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Disrupt: Yes or No?

We started the week talking about compliance so now I invite you to consider, Consent.

When you encounter an action that challenges you in some way, how do you decide whether to proceed?

For many of us, the answer is “simple.” If you “have to” do something you do it even if it doesn’t sit well. So let’s take an example of something like that and work it out a bit.

Let’s say you are assigned to a project with someone who, for whatever reason, is difficult for you to work with. You might be less than thrilled but your boss insists. You decide to have a positive attitude and the work gets done but, it was exhausting. Perhaps, you now distrust your boss a bit and your regard for that “difficult” co-worker might have hit rock bottom. But, why? You made the best of it and the work got done. Maybe you were even praised for the work but, any good feelings about it quickly fade. The cause is that you didn’t engage with your own consent.

What does that even mean?

When we convene to do work, we need people to sign on to do it. Often that happens on a surface level, but human beings are not operating on a surface level. If I say “yes” to something when I really want to say “no” that choice requires internal negotiation. That is the part most of us skip.

So here is what it might look like.

  • I am asked to work with a difficult co-worker. That is a No.
  • My boss is insisting. Still, No. But, why does my boss want us to work together?
  • My boss has a great reason and this is important to them. Maybe, but still No.
  • Where does this fit into my relationship with my boss, the work I am doing, and this workplace? I like my boss or my job so I can get to Maybe.
  • Can I improve this situation to get to Yes? Are there negotiables with my boss and/or this co-worker that can make the project more desirable? Yes?
  • What if, my boss is unreasonable or there is no room for my autonomy in this situation? Then I have to decide to either say “Yes” because I need this job or say “No” and navigate those consequences which may include leaving this job. That “Yes” or “No” I have to make for myself passed on my thought process and reality.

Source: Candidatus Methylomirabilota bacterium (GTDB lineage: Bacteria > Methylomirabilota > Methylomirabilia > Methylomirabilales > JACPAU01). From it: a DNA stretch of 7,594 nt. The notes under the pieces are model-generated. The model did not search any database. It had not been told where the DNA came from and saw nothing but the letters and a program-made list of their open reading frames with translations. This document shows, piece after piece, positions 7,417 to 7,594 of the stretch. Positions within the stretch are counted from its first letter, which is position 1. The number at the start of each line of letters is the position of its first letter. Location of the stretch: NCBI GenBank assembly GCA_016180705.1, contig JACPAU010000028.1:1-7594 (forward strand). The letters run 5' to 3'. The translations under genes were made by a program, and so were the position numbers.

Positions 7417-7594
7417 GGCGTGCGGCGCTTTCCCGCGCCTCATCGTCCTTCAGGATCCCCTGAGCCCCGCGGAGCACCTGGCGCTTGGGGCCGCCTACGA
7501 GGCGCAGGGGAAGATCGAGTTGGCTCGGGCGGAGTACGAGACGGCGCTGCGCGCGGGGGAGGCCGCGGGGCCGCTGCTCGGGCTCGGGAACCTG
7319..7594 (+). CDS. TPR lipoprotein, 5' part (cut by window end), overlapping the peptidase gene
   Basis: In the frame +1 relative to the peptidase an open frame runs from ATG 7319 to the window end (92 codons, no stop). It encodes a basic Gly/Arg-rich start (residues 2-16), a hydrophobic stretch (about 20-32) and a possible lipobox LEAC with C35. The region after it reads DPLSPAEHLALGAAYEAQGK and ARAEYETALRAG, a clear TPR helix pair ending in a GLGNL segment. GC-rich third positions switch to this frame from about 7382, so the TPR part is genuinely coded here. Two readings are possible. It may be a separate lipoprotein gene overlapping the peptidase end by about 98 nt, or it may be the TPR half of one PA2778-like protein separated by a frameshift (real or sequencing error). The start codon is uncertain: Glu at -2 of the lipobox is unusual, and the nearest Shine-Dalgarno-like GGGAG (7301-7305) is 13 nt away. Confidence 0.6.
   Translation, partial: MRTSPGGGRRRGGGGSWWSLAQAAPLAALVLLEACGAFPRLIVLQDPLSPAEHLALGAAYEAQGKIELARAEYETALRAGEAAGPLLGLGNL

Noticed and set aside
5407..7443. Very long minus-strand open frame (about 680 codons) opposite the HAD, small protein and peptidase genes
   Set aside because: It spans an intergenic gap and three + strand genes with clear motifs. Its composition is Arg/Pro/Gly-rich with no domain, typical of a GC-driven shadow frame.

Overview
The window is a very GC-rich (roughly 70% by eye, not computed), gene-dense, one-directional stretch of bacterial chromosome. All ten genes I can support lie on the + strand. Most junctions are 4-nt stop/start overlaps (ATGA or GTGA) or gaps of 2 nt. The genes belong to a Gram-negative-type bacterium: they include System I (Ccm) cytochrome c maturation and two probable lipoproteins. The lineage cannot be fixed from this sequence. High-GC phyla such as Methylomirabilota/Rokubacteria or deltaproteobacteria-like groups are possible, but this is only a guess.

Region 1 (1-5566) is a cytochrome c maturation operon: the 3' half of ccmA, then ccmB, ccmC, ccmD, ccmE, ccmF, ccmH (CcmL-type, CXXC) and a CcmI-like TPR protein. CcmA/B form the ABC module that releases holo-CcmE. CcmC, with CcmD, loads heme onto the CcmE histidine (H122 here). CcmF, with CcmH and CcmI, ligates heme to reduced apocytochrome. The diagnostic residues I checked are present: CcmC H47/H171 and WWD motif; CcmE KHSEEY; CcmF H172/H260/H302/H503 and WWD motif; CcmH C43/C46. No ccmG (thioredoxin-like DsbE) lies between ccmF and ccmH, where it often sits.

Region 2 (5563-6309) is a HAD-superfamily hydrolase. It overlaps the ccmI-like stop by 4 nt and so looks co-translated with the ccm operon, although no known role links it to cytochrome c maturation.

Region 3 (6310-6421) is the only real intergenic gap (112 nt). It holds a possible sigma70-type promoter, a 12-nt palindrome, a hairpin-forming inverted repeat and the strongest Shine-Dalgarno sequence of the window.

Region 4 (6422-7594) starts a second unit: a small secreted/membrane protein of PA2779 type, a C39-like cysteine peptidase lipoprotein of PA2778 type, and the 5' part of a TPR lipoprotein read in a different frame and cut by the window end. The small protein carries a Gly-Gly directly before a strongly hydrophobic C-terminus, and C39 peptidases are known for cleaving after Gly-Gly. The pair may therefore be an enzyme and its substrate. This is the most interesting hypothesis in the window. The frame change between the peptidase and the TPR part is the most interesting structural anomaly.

So that was a pretty simplified framework that is pulling from an actual situation with variables that may not apply to you. Still, I hope it makes the point.

If you don’t want to do something, force is not the answer. We live our entire lives in this body and with this mind. Respecting that is the key to our ability to use these physiological resources to their fullest as we interact with the world.

This Friday at 12:30 pm EDT, Gina will be live on FB. These will be short voice alignment sessions aimed at voice skills building. Watch it on the GROW Voice FB page. I hope to see you there.

Gina Razón is the Founder and CEO at GROW Voice LLC, a full-service verbal communication studio in Boston’s Back Bay.  She has over two decades of experience as a teacher of voice and speech, is a communication and change facilitator, and is a voraciously curious voice user.  Gina has worked professionally as a classical singer for over a decade and more recently as a professional public speaker.  For more information on the studio or to book Gina visit

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